You know those people who seem like they can do it all — juggling multiple projects in and out of work, always on hand to discuss another new idea, endlessly a true representation of themselves . The people who beg the question from the rest of us:

How do they do it?

Christian Homma is one such soul. An Innovation Manager at Siemens Munich, with a PhD in Material Science, who writes short stories in his sabbaticals, works at a metal music internet radio station in his spare time and and just finished a two-year coaching course.

But what’s so fascinating about Christian and his ability to get so much done is that on top of all his own projects, he’s set up a program within Siemens called Quickstarter.

The idea behind Quickstarter — much like the popular Kickstarter from which it derives its name — is to let the power of the crowd propose and decide which projects money and resources should be spent on. There’s €500k set aside for each campaign, employees opt-in as “investors” to get a cut of the budget and assign it to projects uploaded onto the platform by anyone in the company. They can be anything from building a beer garden or a child care program on a Siemens campus to proposing a new offshore seaweed farming business unit around Siemens’ ocean wind turbines.

“It’s about changing the company culture; making it more open and more about ownership,” says Christian. “If you put a project up and get funded, it’s your responsibility to then do it.” He is passionate about advancing democratization within Siemens: “It’s not just about speaking up and talking about problems, but also being able to present solutions and carry them out.”

And now that Quickstarter has been going for three years, Christian has proven that not only is he a “doer” in making the project happen, but also an enabler of all the employees now empowered to carry out their passion projects.

But surely to play both roles successfully in such a huge corporation, it must take a huge slice of patience? Christian disagrees: “I’m not patient at all — I think it’s pragmatism that helps me there. And resilience. The idea of ‘don’t ask for permission, ask for forgiveness’.”

With an unrelenting desire to do so much, Christian has honed his ability to make things happen beyond his mindset. Believing in prioritization over perfection, he often works using the famous Pareto principle that 80% of results are attributable to 20% of the effort.

“Usually 80% suffices for success — but I also know when 100% is required,” he says. Christian also uses his lunchtimes to meet new colleagues and discuss new ideas over food (using a matchmaking tool developed through Quickstarter to find new people to chat to).

“I often ask people what they’re really yearning for — what they really want to do, what they want to accomplish in their life,” says Christian. “I want to create something meaningful and it’s so cool to talk to people, see them get that smile on their face and gleam in their eyes. I like that.”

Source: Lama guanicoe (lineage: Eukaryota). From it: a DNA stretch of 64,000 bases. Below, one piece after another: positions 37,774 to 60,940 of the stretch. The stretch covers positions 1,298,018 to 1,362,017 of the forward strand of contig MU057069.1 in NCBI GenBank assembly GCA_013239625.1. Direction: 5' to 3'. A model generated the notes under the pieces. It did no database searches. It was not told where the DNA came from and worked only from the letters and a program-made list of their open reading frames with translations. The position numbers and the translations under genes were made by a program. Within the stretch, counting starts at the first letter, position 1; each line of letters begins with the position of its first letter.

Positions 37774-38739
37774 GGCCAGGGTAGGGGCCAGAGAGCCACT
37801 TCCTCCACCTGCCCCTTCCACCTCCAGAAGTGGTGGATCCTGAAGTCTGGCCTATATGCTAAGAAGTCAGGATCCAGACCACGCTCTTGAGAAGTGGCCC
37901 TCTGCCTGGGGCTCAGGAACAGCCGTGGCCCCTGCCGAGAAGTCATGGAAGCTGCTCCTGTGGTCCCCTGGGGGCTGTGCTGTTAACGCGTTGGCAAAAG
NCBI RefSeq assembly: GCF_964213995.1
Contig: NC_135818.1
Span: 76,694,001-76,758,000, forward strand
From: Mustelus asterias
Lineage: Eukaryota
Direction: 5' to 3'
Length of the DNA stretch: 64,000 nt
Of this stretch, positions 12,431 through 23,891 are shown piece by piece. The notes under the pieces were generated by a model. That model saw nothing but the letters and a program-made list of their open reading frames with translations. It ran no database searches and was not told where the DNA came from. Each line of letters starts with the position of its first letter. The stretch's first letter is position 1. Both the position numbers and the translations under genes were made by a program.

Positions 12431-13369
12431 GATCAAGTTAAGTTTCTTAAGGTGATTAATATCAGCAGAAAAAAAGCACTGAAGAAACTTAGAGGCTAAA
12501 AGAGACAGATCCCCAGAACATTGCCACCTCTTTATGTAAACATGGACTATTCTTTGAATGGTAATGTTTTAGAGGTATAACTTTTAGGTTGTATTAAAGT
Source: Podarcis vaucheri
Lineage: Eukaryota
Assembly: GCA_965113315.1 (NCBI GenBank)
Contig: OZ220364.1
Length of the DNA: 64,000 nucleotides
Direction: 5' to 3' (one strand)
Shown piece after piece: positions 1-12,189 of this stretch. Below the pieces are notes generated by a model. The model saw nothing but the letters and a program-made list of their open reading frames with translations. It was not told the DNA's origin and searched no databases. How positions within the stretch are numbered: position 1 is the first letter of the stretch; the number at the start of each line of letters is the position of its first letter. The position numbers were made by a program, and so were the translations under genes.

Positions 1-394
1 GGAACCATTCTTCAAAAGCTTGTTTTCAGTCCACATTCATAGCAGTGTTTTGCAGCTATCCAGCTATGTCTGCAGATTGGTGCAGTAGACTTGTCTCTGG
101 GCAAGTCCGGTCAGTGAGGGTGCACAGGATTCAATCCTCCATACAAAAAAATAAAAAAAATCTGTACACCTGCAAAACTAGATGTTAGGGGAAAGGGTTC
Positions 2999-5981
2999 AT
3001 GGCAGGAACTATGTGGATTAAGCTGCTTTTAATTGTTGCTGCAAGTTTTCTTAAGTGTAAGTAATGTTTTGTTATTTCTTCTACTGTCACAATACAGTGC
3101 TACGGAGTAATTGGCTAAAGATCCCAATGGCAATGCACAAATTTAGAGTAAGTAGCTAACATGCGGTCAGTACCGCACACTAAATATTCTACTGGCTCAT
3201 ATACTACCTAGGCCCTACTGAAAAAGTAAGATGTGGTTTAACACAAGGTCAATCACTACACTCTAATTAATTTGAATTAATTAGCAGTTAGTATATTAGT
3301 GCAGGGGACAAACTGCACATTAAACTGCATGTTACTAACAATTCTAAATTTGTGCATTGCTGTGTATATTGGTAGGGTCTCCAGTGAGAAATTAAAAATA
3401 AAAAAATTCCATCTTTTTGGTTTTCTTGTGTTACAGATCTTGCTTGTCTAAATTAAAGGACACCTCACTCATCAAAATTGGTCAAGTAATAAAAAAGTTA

But Christian is not a super-human who is immune to stress and feelings of being overwhelmed with life: “I delegate — which is sometimes hard as I have a lot of different topics to work on and to do. But if I’m grounded, I can get into the flow, act fast and it just works.” Christian isn’t afraid to put the brakes on too. “Sometimes I’m really drowning in emails — it comes in waves — and if the wave is too big, I go to my manager and I say ‘stop’.”

Christian is also not the sort of person to focus only on his work, with various interests outside of Siemens. As an Album Screener for Metal Express Radio, he selects new metal music to feature on the internet radio station in his evenings and on his commute to work.

Christian also takes a month off work each year to write short story ebooks published on Amazon. “What is my definition of success?” he asks. “It’s not about getting a bigger car, getting a bigger house or so. It’s about the quality of my life. Sometimes I feel a little bit like Pippi Longstocking, full of creativity and fantasy and trying to create a world around me in a way that I love to live in.”

So what guides someone who is passionate about so many of their own projects and intent on helping others grow alongside?

Says Christian: “There’s this quote: ‘Only what burns in you, can you ignite in others’ — meaning you have to be passionate about something, otherwise you cannot transport it, and be yourself. Be yourself with every facet you have. Don’t play a role, just say who you are, be who you are and then you’ll attract those things that just… fit you.”


At Siemens, Christian Homma is an Innovation Manager and the founder of Quickstarter. He has worked at Siemens for 17 years, with previous positions including Research Scientist and Program Manager. He is based in Munich, Germany. Find out more about working with Siemens.

Christian is a Future Maker — one of the 372,000 talented people working with us to shape the future.

Words: Gemma Milne
 Animations: Chi Birmingham and Andy Gooch